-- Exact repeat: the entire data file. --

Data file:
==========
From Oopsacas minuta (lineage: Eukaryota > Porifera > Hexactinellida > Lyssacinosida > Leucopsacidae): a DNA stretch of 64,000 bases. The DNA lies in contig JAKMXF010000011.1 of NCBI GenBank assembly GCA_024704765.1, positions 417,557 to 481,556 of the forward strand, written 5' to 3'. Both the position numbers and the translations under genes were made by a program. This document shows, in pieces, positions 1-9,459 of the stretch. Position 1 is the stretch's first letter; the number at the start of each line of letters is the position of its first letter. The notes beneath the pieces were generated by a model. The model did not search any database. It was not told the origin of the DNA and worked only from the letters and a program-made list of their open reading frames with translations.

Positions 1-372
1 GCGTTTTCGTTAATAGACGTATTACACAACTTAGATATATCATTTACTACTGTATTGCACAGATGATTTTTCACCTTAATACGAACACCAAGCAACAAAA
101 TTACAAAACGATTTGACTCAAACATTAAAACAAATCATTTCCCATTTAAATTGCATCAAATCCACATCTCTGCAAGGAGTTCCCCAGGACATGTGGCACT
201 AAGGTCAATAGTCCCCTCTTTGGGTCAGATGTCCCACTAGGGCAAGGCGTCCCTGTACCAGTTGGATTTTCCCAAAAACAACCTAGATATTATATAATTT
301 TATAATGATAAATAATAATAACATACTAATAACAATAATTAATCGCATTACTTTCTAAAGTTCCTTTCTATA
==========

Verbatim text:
From Oopsacas minuta (lineage: Eukaryota > Porifera > Hexactinellida > Lyssacinosida > Leucopsacidae): a DNA stretch of 64,000 bases. The DNA lies in contig JAKMXF010000011.1 of NCBI GenBank assembly GCA_024704765.1, positions 417,557 to 481,556 of the forward strand, written 5' to 3'. Both the position numbers and the translations under genes were made by a program. This document shows, in pieces, positions 1-9,459 of the stretch. Position 1 is the stretch's first letter; the number at the start of each line of letters is the position of its first letter. The notes beneath the pieces were generated by a model. The model did not search any database. It was not told the origin of the DNA and worked only from the letters and a program-made list of their open reading frames with translations.

Positions 1-372
1 GCGTTTTCGTTAATAGACGTATTACACAACTTAGATATATCATTTACTACTGTATTGCACAGATGATTTTTCACCTTAATACGAACACCAAGCAACAAAA
101 TTACAAAACGATTTGACTCAAACATTAAAACAAATCATTTCCCATTTAAATTGCATCAAATCCACATCTCTGCAAGGAGTTCCCCAGGACATGTGGCACT
201 AAGGTCAATAGTCCCCTCTTTGGGTCAGATGTCCCACTAGGGCAAGGCGTCCCTGTACCAGTTGGATTTTCCCAAAAACAACCTAGATATTATATAATTT
301 TATAATGATAAATAATAATAACATACTAATAACAATAATTAATCGCATTACTTTCTAAAGTTCCTTTCTATA